02:20 Kushner: We saw. Well, first of all they were all fantastic, and it was really excellent to see the breath of entries. We saw some interesting things. We saw, a lot of brands were bringing in the products that they make into the actual office design. So like Wilson who makes tennis products have entire walls made of tennis ball material, kind of unraveled tennis balls, so that the actual you know stuff that people are selling everyday on the phone and working with and designing shows up in the, in the everyday office experience, which I think is really, I think that’s really successful. Adidas also did something really cool where, a lot of sports companies make obviously are. Well, they make really cool stuff. But Adidas did this really neat thing where they took inspiration from kind of in the locker room and the idea of how you store things in a office. So instead of it being traditional file cabinets there are sort of lockers for everyone that have a roll up capabilities and can be moved all over the office. So I think, you know bringing in the stuff that motivates the company in the first place into the design is a great cue.

03:30 Lagorio: That’s great. Was there. I guess was there anything else that you loved about this year’s entries? Anything else that really stood out or anything that you think is kind of showing a changing pace in or face of office design?

03:44 Kushner: Yeah we saw, we saw a lot of use of, I’ll just say the natural in the most general way. But I think it’s obviously part of a general trend worldwide, and what’s nice is that what’s been happening in Europe is now moving to the United States. The realization that natural lighting is not just a good ecologically move but it’s also you know a happy factor. And people are, are more productive and have a better experience when there closer to a window. So bringing nature in, sometimes it’s not efficient or effective to move everyone in the office to the window, but finding ways to bring nature into the office, as far as you know cutting holes in buildings or approximating nature; we saw some artificial landscapes which were pretty, pretty fun. And I think that’s a really nice trend that’s going on in the office space.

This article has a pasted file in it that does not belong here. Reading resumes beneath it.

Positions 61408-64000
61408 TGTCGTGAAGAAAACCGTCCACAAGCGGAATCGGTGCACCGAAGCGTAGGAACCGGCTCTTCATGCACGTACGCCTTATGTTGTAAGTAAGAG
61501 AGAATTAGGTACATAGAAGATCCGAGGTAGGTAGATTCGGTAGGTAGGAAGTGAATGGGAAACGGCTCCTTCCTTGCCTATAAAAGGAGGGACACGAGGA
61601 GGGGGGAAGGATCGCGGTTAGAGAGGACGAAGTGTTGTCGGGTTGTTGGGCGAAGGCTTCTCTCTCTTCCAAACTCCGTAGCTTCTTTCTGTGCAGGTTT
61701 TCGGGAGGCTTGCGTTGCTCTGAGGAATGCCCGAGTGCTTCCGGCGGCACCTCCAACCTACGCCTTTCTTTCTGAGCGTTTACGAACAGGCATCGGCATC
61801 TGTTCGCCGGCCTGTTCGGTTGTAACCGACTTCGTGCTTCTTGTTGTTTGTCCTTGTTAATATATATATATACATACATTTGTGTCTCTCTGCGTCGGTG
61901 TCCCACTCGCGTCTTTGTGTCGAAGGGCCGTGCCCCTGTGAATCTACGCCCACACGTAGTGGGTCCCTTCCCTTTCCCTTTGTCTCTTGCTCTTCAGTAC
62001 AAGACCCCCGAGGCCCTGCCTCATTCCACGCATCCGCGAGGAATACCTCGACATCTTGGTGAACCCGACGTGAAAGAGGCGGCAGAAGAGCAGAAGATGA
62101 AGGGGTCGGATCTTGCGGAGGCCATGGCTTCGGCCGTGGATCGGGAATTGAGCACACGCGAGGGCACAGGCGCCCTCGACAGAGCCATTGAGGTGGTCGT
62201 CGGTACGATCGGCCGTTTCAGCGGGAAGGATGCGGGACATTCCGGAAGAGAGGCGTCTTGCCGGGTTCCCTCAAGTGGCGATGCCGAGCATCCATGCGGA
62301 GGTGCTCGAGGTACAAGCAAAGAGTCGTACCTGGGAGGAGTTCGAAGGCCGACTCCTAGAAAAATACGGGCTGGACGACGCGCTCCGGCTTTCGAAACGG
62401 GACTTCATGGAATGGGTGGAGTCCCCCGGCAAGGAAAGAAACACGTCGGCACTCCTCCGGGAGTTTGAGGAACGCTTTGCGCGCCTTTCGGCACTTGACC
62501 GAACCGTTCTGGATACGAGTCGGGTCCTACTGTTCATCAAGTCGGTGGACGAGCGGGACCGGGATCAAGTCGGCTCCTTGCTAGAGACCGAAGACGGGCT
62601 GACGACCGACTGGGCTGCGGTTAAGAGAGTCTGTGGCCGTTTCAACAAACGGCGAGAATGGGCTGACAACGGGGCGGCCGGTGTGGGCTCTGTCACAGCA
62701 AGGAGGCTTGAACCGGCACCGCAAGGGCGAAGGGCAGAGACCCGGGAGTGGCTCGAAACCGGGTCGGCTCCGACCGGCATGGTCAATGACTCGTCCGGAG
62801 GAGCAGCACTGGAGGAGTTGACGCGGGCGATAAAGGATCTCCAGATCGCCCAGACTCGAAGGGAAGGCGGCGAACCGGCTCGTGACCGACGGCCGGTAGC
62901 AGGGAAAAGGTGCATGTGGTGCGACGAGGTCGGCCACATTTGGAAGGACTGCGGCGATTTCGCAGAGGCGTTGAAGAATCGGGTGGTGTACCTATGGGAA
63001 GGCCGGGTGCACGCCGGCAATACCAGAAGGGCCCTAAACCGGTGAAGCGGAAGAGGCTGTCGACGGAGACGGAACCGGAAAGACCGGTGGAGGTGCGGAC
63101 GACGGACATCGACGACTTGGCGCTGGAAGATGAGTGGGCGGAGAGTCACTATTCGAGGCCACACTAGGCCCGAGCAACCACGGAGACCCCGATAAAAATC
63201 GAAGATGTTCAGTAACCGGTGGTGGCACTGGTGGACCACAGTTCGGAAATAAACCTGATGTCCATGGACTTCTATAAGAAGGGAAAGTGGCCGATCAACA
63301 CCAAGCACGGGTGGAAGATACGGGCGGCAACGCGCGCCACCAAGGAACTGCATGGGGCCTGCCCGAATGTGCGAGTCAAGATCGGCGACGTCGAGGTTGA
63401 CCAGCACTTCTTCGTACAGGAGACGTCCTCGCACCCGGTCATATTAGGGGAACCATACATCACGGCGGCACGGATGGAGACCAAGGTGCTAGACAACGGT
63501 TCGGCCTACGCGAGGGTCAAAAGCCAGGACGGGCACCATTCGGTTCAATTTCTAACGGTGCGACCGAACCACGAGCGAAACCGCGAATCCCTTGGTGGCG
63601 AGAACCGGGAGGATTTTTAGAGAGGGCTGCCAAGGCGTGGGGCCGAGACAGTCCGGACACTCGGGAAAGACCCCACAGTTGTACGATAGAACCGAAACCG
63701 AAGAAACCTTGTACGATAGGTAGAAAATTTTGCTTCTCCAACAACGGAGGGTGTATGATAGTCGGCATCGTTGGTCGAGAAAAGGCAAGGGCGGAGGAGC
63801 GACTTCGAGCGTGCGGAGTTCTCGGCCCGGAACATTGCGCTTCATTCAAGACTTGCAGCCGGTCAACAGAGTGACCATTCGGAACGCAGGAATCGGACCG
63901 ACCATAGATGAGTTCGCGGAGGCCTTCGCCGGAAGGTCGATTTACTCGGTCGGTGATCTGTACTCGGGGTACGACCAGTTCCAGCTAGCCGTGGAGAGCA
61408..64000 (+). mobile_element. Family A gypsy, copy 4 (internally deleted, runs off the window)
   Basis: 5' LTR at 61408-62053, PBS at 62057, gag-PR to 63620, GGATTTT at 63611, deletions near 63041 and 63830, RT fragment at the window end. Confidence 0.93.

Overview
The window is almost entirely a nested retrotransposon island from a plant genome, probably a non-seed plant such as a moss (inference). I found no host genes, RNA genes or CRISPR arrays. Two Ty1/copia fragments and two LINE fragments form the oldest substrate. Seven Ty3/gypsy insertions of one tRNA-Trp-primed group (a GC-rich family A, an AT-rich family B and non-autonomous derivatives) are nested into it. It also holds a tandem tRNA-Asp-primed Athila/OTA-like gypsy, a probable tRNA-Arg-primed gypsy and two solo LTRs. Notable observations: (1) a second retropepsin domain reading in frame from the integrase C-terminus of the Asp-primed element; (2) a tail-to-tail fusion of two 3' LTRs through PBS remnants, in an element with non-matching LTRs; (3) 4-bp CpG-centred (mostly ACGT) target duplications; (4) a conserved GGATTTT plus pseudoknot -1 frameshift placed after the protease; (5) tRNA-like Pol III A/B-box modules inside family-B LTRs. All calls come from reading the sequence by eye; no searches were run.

04:34 Lagorio: That’s great. Thanks so much Mark.

04:36 Kushner: Thank you and thanks to Inc.


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Top 5 Small Business Tools #cheap #business #insurance


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Top 5 Small Business Tools

Being your own boss can mean being your own marketing department, public relations team or sales squad you name it, small business owners often end up handling it themselves, at least at some point. With so many hats to wear, you need to make every second count.

Luckily, there are plenty of tools out there that can streamline tasks, boost productivity and, in sum, save lots of time and money. Since I travel frequently, I ve built up a list of favorites that help me prioritize when I m short on time and that get me where I need to go as quickly as possible. Most of these services are free, and all of them do a fantastic job addressing the everyday challenges that small business owners face. What s not to love?

Buffer — Social media made easy

This user-friendly social media management tool helps me distribute content across major channels Facebook, Twitter, LinkedIn, Google+, etc. with minimum hassle. It lets me schedule posts in advance, selecting prime times to optimize my reach, which is especially helpful when I m away from my computer or traveling. And it allows me to leverage analytics to improve my engagement rates, as well as add clean visual elements, perfectly formatted for each different channel, through its intuitive Pablo tool.